One way to think about providing a sample of a person’s work or learning is to consider the enhancement of teacher and student motivation. Documenting an approach to learning with evidence of learning that spans a period of time can include written products, visual media, and self-assessments that together can contribute to a deeper and more comprehensive understanding of the teaching and learning process (Ginsberg, 2011).
Although the contents of a teaching and learning portfolio may differ from online to face-to-face courses, and disciplinary considerations impact the content and distribution of learning opportunities the following research based givens provide a context for ongoing reflection, goal setting, action, and data collection:
1) There is a significant connection between reflective practice and student learning (Tschannen-Moran, Woolfolk Hoy, & Hoy, 1998).
2) To improve schools, instruction needs to be the central focus of professional learning (Elmore & Burney, 1997).
3) Creativity and critical thinking are essential to adult and student learning (Gardner, 2006).
4) Effective change requires applied research that allows for novely and nuance (Pink, 2009).
With these considerations in mind I thought it might be beneficial to open up the concept of portfolios and adult learning with students. Beginning with a short three hour group of learners we developed a set of course goals and an assessment rubric using a structured learning opportunity involving academic research of a constitutional amendment. These insights and observations were then considered in the course design process for three courses each with a different medium: 1) face to face; 2) hybrid; and 3) online.
The following is an adaptation of a professional portfolio table of contents outline found in Transformative Professional Learning. As a community based participatory action researcher, a certified online and writing across curriculum instructor, and with a humanities meets science inspired curricula I wondered how we could apply the course Constitutional Law to ongoing social justice and teaching and learning projects but also with a dedicated eye on documenting learning in fair and useful ways.
Students from the first cohort suggested the following learning outcomes. These learning outcomes will serve as the first draft of a course constitution, otherwise known as a syllabus, where the instructor (myself) holds arbitrary power over the learners not unlike the circumstances of the colonists. Under a theory of the rule of law and examining the gap between law as ideal and law as real I believe it is imperative to develop a sense of political identity and civic agency throughout the course work and content selected for study. To ensure a democratic approach to the teaching and learning process with a focus on developing materials for public education, students are co-researchers in the pursuit of academic knowledge and understanding regarding what is arguably one of the most important civic institutions. Because the so-called traditional mode of higher education (at least public) is not working for all students the candid documentation of what we are learning provides a critical view of the traditional approach while also producing scenes and vignettes of pedagogy to be scrutinized under varying standards and diverse points of view.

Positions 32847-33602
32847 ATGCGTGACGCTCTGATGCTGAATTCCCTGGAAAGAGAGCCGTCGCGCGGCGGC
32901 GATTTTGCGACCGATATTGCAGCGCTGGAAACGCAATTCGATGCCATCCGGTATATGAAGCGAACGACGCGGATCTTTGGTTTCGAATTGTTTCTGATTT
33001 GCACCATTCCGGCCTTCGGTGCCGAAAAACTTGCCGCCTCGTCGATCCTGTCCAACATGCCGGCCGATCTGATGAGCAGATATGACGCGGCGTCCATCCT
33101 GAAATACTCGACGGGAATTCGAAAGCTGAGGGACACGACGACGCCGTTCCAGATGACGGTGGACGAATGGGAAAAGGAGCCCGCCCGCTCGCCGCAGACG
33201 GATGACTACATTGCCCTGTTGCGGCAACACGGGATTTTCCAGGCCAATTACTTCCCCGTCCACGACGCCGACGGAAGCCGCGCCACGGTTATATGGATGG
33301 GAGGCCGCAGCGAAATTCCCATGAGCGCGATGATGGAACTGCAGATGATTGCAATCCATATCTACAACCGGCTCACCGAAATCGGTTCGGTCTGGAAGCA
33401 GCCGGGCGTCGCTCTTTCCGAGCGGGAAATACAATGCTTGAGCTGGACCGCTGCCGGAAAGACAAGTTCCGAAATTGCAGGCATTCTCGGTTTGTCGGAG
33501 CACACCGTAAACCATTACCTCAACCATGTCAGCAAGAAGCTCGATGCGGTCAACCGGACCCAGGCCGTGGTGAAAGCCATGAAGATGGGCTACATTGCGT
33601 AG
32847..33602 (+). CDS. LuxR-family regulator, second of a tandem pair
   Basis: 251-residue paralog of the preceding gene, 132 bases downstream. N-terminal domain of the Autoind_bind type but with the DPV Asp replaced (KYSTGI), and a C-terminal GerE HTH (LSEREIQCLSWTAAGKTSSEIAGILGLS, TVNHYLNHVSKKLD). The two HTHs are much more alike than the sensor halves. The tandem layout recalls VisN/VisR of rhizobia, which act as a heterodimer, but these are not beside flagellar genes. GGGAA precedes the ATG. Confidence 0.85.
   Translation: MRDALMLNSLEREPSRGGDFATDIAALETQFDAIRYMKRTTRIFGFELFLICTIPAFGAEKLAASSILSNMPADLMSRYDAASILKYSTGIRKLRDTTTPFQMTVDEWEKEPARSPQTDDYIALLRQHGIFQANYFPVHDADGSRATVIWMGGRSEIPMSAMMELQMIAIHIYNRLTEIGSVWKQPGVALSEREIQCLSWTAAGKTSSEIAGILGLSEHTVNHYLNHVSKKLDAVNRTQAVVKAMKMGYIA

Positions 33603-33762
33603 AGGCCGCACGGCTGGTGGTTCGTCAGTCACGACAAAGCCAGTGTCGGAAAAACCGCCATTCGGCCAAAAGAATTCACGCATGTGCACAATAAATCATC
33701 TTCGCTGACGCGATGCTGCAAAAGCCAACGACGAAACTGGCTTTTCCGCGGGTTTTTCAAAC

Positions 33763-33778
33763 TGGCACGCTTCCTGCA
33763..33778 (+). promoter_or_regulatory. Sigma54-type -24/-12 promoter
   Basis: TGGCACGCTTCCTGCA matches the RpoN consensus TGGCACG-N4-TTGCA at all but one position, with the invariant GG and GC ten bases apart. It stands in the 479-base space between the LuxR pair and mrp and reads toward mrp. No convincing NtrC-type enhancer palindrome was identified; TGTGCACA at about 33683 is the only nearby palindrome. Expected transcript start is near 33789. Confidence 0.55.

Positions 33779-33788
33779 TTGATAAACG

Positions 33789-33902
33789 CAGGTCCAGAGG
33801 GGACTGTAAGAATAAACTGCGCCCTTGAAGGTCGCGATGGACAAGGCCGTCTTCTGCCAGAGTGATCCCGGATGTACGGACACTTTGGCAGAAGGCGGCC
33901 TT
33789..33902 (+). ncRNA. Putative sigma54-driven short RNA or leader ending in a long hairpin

At all times my goal is not to disappear from the classroom but instead to remove the farce of domination through grading and re-emerge as a co-partner in the learning process. Although student resistance is common, particularly in new and challenging environments, the underlying thread that holds the study together is the belief that all learners are motivated to develop their own life long learning path.
As an often described bedrock course for active participation as a citizen there is also a broader understanding that the U.S. Constitution is but one of many constitutions scattered throughout space and time. For learners to critically analyze the significance of the constitution to their own life while learning new vocabulary, histories, and a legal way of thought mastery of content is likely to be stifled by circumstances outside of the learning environment. In the traditional course environment feedback is often non-specific and not particularly relevant to the circumstances of most learners. Throughout this project the goal of improving the documentation and the public learning around teaching and learning for civic action is penultimate. The change required for learning, the choice to apply one’s knowledge, can be measured and documented, especially through self reflection, but one’s motivation to engage in particular civic or social arrangements is a complex and not well understood phenomena of humanity. As such our ultimate goal is to improve our own understanding of humanity in all its facets. This assumes individuality and differentiation as givens. As we move forward in the course study it is imperative that individual well-being be safe guarded and that the learning process be flexible enough to provide imagination and innovation but arranged in a way that provides predictability and transparency to the learner and assessment systems.
In the autumn of 2012 I began the journey, along with an English Professor colleague and friend, to document how we might assess civic learning and democratic engagement from multiple points of view. It was important to me to first and foremost record the process from a student’s point of view but I also wanted to be sure to capture the style of diverse educators as they work with undergraduate learners in a global, often digital, 21st century.
Over the course of the 3 year study I resolved to the following framework to apply to what we sometimes to loosely refer to as the syllabus. I followed our department guidelines and outcomes as well as the CUNY common core outcomes. I also relied heavily on Diversity & Motivation: Culturally Responsive Teaching in College (Wlodkowski & Ginsberg, 2009). I had the great fortune to work with Dr. Ginsberg to apply the framework for engendering competence among struggling, underserved students as a Washington Reading Corps and America Vista volunteer. I also was inspired by the well-balanced individual learner approach provided by the American Association of Colleges and Universities. Many of my efforts have been guided by the open-ended rubric and template approach to creating structured learning opportunities with consistency. Finally, as an artist and life-long learner, I wanted to make sure there was room for the arts in the assessment process. I believe it is important to measure what the individual learned over the course of the semester and document it, not simply measure whether they learned what I had hoped or intended. Students come from a wide-variety of expectations, adaptabilities, and knowledge bases that can be neutralized through careful assessment design.